Yet they still do even when it’s right in their face.
This reminds me of how a friend of mine was abused by the mother of his child. She was mentally unstable and used to berate him constantly and would smack him in the head all the time. It really pissed me off. Then one night she threw hot coffee in his face and tried to stab him with a screwdriver. The cops hauled him off to jail because she made up a sob story that painted herself as the victim.
Once he left her, he stayed with me and it was a nightmare. She stalked him and me. She would drive by my house obsessively at all hours of the day and night (her muffler made a weird sound so I know it was her). She started showing up at my job, showing up at the places I frequented around town, and filling up my voicemail with dead air. The cops were no help.
One day she got bold enough to talk her way into my home by conning my elderly grandmother, whom I was taking care of, while I was out. She went in my room and went through my stuff (creepy), then found him napping on the couch and attacked him. My grandmother witnessed the whole thing. He grabbed her by the arms, forced her out the front door, and locked it. The cops were called again. They said they’d go and ‘talk’ to her.
The next day we were watching a movie and there was a knock at the door. The police had come to arrest him. She filed a complaint against him and shown off some bruises on her arms from the altercation that she swore were completely unprovoked. My grandmother saw the whole thing since she was in the living room too and testified on his behalf. He still ended up serving jail time. No one takes male domestic violence victims seriously. They only see males as perpetrators.
Steven Moffat frequently asks the audience to think one thing about a character and then turns around to put it into question.
We are asked to laugh about Miss Evangelista and her lack of intelligence. It’s not an unsympathetic portrayal, but in the end comments like…
Because being ok with being duped requires good will, and, a few sex jokes, sexist jokes, and problematic female characters later, Tumblr has no good will for this man whatsoever. So it’s the sort of thing where, if someone irritates you, EVERY LITTLE THING THEY DO are the worst thing ever. It’s just a toxic relationship between creator and audience.
Proof that no matter what nationality you are or language you speak, math still looks like a load of bullshit.
You split it up at 1, so the term (x-1) is negative -(x-1) from 0 to 1 and positive (x-1) from 1 to 2. So then, evaluate [x-(x^2)/2] from 0 to 1, giving you 1, and evaluate [(x^2)/2 - x] from 1 to 2, giving you 0, and add those together, and you get…an amazing answer of 1.
This guy needs to suck it up and learn to integrate. Jeez.
Also, it’s very convenient that in most of the world, math all looks like the SAME “bullshit.” Such that, no matter what language you speak, you can speak math. And that’s a good thing. And it becomes not bullshit if you take the time to understand and even enjoy it.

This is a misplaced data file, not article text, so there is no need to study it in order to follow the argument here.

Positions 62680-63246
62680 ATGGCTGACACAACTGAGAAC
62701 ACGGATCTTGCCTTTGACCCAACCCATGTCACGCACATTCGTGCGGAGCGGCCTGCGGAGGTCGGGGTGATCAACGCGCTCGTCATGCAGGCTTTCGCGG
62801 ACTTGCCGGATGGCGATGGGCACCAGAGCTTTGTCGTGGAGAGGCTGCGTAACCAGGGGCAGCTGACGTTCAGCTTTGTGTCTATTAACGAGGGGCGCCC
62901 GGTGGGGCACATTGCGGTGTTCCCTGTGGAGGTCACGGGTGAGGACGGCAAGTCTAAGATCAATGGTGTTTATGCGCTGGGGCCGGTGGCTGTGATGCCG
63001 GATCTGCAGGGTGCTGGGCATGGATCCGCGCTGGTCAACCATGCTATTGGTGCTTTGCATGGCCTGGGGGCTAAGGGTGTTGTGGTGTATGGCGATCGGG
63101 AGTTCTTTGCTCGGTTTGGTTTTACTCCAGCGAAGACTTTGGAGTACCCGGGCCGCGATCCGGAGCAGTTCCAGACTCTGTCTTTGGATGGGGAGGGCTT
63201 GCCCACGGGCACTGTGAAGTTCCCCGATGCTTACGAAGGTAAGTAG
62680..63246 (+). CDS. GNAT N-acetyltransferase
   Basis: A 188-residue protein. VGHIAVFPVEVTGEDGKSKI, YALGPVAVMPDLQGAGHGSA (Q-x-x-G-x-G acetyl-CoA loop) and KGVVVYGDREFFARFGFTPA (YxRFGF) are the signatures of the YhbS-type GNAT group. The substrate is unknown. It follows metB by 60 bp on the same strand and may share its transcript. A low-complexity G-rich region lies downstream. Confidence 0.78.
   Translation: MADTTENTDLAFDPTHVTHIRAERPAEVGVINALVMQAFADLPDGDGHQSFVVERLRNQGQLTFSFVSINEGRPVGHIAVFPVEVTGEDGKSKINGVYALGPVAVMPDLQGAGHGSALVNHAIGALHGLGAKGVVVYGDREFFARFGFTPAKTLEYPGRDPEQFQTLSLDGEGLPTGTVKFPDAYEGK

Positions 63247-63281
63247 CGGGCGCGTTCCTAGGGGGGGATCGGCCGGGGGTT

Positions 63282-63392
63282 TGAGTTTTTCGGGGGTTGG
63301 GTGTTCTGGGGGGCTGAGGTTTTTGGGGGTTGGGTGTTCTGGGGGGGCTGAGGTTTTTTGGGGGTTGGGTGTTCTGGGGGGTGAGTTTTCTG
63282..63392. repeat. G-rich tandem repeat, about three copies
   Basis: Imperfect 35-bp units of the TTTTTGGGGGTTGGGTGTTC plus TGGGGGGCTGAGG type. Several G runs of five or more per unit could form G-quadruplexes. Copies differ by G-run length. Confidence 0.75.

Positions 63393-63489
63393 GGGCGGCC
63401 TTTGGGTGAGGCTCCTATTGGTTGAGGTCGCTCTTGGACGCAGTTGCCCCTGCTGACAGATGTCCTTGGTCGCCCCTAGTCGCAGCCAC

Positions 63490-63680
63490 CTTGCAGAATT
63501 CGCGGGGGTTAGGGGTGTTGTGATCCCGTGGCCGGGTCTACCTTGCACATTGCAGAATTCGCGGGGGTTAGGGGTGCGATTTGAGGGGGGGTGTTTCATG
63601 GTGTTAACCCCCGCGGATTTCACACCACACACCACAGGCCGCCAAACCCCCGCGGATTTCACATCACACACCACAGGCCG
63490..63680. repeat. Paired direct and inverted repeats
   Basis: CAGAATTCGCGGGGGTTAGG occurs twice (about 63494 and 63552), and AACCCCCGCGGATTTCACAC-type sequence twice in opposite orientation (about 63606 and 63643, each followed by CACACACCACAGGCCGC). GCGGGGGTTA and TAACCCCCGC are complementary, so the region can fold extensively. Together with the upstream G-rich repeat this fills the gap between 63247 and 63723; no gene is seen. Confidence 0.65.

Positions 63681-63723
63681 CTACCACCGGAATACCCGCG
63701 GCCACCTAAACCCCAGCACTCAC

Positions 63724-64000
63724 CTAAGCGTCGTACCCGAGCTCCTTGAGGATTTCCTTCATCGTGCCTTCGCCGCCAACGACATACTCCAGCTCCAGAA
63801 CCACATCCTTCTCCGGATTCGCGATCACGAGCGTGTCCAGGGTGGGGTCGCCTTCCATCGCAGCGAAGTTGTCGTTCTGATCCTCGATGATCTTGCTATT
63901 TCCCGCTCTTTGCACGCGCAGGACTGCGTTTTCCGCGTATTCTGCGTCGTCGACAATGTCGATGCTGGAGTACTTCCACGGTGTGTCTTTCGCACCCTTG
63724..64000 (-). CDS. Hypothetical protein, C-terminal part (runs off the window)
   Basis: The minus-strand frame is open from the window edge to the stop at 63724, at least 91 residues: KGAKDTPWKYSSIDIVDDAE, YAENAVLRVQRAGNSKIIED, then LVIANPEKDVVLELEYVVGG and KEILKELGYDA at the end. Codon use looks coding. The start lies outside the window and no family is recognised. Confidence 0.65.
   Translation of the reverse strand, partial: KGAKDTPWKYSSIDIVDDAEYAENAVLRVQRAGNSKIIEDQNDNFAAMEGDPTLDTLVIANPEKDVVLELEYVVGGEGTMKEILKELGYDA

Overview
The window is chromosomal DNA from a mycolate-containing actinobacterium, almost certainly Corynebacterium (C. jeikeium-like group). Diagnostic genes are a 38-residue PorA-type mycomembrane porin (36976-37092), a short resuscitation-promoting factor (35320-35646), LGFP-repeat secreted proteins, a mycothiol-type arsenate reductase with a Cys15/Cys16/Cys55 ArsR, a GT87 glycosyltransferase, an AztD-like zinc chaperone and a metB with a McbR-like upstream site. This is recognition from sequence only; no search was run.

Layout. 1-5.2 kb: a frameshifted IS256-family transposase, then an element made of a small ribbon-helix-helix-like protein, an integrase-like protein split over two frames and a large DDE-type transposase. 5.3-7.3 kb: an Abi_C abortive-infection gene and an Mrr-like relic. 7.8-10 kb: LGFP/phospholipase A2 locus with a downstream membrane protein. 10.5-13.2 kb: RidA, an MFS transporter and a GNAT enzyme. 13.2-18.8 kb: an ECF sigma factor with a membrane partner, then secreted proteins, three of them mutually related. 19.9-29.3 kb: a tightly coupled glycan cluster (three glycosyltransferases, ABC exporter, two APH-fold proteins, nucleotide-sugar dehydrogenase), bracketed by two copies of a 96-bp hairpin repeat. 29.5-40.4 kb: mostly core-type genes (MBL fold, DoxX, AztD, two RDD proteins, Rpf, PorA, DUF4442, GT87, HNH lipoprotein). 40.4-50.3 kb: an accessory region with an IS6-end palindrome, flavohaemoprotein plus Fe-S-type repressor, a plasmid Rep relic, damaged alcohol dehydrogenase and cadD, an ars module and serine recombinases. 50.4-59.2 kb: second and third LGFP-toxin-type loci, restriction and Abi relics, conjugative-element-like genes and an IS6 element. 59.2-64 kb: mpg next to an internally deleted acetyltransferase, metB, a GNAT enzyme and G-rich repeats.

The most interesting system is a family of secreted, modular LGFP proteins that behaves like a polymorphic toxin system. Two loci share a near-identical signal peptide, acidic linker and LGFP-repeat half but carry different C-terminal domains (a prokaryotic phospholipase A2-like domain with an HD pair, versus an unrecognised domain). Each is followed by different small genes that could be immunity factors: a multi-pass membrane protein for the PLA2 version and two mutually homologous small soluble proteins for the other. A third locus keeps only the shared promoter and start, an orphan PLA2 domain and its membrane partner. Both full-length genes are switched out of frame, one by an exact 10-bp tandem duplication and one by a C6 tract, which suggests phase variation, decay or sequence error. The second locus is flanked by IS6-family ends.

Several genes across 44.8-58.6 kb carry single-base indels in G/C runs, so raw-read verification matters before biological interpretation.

On one hand, made me a bit sad to realize that after 2 years of working in retail I forgot how to integrate. Thanks for posting this. Good news is that I relearned immediately.
Not to mention the fact that you don’t even need to find the antiderivative or anything that comes afterward if you just draw the graph if the function they’re talking about - it’s just two triangles, each with a height of 1 and a base of 1. You could literally solve this problem knowing elementary I school geometry if someone were to explain the language to you.
For centuries, the myth of the lone genius has towered over us, its shadow obscuring the way creative work really gets done. The attempts to pick apart the Lennon-McCartney partnership reveal just how misleading that myth can be, because John and Paul were so obviously more creative as a pair than as individuals, even if at times they appeared to work in opposition to each other. The lone-genius myth prevents us from grappling with a series of paradoxes about creative pairs: that distance doesn’t impede intimacy, and is often a crucial ingredient of it; that competition and collaboration are often entwined. Only when we explore this terrain can we grasp how such pairs as Steve Jobs and Steve Wozniak, William and Dorothy Wordsworth, and Martin Luther King Jr. and Ralph Abernathy all managed to do such creative work. The essence of their achievements, it turns out, was relational. If that seems far-fetched, it’s because our cultural obsession with the individual has obscured the power of the creative pair.
This build was originally inspired by the Lego X-Pod sets. While trying to find a use for the pod itself, I realized that it was very close to a deep petri dish. I used a planetary gear system to allow both coarse and fine adjustment of the objective “lens”. A little more tinkering and I connected the focus to a magnifying glass and fiber optic light in the eyepiece, so adjusting the focus knobs would actually bring the writing on a Lego stud in and out of focus.